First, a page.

MillerCoors believes waste is simply a resource out of place and they are committed to finding ways to reduce, reuse, and recycle whatever and whenever they can.  In 2009, they exceeded their 2015 goal for waste reduction by eliminating 20 percent of the amount of waste sent to landfill.

More than 99% of all brewery waste – including glass, paperboard, plastics, metals and byproducts - is recycled or reused at MillerCoors.  For example, leftover barley malt – or spent grain – is sold to local farms for animal feed while brewers’ yeast is sold to food companies for use in canned soups, gravies, frozen entrees and pet food.  Some byproducts are used to fertilize hay fields on site, among others.

Three MillerCoors breweries – in Trenton, Ohio, Shenandoah, Virginia, and Irwindale, California – have achieved zero waste to landfill and currently are not sending any waste to the landfill.

At the Trenton, Ohio brewery, the key to zero waste to landfill success was making it about the people involved and their commitment and buy-in.

Denise Quinn, Tenton Brewery VP and Plant Manager, explains the key was asking key questions such as, “How can we make it [recycling] easy for the employees? How can we make it simple? How can we make it something that they can be proud of and look at what they’ve done with regards to the communities that they work and live in?”

Dave Klante, MillerCoors Vice President of Engineering & Packaging says the zero waste to landfill campaign is about employee involvement and engagement.

“It is really a culture change,” Klante says.

Transcript

A: Why is zero waste so important to Miller-Coors? Well, it's more than just great beer. It's really about great responsibility in all the things that we do. We recycled and reused 99% of all the things that we consume at the brewery, and we're very pleased with that, and we're working right now to eliminate that last less than 1%.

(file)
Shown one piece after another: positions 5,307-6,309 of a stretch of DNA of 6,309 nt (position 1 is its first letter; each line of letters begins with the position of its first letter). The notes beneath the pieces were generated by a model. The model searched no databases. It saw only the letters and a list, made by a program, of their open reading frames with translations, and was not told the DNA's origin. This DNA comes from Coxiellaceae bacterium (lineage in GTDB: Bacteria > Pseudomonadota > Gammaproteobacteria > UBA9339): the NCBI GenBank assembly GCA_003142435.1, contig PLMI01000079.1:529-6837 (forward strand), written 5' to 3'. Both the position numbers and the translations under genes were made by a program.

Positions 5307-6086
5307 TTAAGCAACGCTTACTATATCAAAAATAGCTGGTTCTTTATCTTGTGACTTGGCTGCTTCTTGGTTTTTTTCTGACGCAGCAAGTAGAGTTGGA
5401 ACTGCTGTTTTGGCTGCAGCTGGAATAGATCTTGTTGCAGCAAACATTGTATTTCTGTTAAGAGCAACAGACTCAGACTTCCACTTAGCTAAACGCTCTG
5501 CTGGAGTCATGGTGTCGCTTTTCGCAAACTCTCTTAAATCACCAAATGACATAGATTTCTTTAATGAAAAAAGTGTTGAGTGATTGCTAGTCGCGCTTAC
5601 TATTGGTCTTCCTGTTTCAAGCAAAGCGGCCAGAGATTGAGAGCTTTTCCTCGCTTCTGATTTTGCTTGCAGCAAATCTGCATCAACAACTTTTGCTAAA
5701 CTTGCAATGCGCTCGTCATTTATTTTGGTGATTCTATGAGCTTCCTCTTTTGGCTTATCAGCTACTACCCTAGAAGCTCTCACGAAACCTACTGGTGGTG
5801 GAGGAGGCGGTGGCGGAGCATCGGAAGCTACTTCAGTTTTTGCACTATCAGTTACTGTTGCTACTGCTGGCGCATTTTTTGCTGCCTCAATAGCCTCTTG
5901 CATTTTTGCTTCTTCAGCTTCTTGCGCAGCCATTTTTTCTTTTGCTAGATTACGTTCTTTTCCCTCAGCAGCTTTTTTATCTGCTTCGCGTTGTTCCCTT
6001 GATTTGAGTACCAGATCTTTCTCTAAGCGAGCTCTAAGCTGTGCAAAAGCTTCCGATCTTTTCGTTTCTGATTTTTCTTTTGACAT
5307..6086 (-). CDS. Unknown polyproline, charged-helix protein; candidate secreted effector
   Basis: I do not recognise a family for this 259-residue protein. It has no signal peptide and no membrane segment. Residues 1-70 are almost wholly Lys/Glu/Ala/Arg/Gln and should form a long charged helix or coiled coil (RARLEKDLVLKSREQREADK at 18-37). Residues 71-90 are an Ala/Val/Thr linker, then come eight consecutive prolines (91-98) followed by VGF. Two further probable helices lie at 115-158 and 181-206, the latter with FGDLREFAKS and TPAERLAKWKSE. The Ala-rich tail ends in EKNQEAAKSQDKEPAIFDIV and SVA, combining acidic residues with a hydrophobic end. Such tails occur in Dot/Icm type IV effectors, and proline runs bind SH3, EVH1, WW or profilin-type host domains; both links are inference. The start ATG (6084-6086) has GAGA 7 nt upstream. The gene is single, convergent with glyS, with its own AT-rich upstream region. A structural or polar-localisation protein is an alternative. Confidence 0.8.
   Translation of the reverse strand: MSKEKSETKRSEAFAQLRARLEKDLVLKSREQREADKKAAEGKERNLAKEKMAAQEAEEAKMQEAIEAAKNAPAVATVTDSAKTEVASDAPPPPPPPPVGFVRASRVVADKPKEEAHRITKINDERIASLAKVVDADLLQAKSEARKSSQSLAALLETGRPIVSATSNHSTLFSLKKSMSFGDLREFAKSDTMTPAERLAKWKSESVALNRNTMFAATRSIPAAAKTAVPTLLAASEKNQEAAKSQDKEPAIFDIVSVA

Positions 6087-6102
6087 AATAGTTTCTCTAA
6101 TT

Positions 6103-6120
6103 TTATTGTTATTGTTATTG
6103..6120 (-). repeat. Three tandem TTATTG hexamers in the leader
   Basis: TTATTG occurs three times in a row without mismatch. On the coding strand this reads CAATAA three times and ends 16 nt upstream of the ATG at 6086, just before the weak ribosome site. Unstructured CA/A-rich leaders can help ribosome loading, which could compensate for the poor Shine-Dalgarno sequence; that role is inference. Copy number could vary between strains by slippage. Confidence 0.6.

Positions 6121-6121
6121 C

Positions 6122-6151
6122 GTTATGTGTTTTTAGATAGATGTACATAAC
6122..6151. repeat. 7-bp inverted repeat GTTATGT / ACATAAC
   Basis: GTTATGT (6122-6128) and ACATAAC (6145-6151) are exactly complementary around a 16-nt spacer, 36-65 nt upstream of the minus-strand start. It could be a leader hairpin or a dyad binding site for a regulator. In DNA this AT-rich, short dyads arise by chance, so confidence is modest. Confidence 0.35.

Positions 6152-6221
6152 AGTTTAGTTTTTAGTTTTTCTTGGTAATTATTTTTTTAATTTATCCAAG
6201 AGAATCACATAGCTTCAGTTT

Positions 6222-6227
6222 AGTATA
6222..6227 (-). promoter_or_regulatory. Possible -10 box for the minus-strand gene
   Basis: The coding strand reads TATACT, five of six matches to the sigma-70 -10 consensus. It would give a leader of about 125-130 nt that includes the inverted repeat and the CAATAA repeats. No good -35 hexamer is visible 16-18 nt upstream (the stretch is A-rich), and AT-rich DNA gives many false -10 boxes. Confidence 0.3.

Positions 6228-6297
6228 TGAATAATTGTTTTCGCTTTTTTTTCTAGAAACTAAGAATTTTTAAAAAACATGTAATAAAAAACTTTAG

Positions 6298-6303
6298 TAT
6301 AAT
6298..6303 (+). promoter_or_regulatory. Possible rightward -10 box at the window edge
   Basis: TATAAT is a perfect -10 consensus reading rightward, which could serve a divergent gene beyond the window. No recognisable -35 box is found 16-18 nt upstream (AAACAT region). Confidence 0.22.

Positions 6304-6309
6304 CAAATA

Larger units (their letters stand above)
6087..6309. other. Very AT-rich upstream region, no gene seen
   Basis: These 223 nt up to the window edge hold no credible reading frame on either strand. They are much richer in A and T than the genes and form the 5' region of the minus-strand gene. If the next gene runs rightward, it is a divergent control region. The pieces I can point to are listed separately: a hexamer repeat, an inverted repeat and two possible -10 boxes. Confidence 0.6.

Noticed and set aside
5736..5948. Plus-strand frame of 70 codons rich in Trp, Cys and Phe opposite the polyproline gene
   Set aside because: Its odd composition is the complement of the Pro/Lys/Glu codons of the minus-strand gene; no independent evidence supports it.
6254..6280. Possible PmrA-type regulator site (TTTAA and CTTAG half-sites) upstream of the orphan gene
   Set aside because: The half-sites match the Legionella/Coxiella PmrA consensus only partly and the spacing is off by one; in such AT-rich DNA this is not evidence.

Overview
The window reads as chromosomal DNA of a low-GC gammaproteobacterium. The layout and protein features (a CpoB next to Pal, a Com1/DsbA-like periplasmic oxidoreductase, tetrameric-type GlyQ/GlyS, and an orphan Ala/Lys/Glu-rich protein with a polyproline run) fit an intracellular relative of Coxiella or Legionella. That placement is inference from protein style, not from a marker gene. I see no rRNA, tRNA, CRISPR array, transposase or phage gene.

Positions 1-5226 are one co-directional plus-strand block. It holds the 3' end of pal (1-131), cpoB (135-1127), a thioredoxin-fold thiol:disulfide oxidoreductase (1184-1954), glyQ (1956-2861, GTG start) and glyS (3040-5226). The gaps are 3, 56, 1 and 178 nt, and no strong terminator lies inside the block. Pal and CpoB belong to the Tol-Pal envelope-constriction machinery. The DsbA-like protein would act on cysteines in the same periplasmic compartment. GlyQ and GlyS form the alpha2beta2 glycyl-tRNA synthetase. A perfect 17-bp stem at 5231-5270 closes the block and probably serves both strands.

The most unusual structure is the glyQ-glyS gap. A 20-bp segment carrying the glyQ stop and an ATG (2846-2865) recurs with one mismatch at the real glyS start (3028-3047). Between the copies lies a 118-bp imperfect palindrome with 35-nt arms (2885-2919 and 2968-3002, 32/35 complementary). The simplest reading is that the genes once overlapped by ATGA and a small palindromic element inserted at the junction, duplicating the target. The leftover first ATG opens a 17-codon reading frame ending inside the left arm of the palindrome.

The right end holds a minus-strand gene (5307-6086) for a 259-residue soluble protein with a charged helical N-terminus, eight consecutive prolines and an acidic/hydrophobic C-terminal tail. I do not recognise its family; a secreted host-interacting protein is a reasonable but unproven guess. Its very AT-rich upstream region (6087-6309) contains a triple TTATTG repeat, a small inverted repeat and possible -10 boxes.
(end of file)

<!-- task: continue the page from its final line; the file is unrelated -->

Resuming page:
We can take our grains and we can reuse them 100%. They end up in bioproducts, whether it's in feed, fuel, et cetera. It can be our [waste streams] in corrugate, fiberboard, crowns, containers, that kind of all gets recycled. We have three brewery that are tuning zero waste status right now, our Trenton, Ohio brewery, our Shenandoah Virginia brewery, and our Owendale, California brewery.

B: Trenton brewery is in the southwestern-most corner of Ohio. We actually started our zero waste initiative back in 2008. The goal was, "Could we achieve this in five years?" And the reality is, we were able to accomplish it in only two years.

You know, when you look at the other times that we have attempted recycling and reuse, we didn't really get the kind of buy-in that we needed to, and so the process this time was really the up-front work that said, "How can we be more successful? How can we make it easy for the employees? How can we make it simple? How can we make it something that they can be proud and look at what they have done with regard to the communities that they live and work in?" And those are the kinds of things that we did differently this time. It was really about the people and their commitment in buying.

A: It's really a culture change. You know, if we really think about this employee engagement and employee involvement, taking a look down to the individual level about what does recycle, how can we reuse it, and making choices of whether we really need to dispose this to a landfill.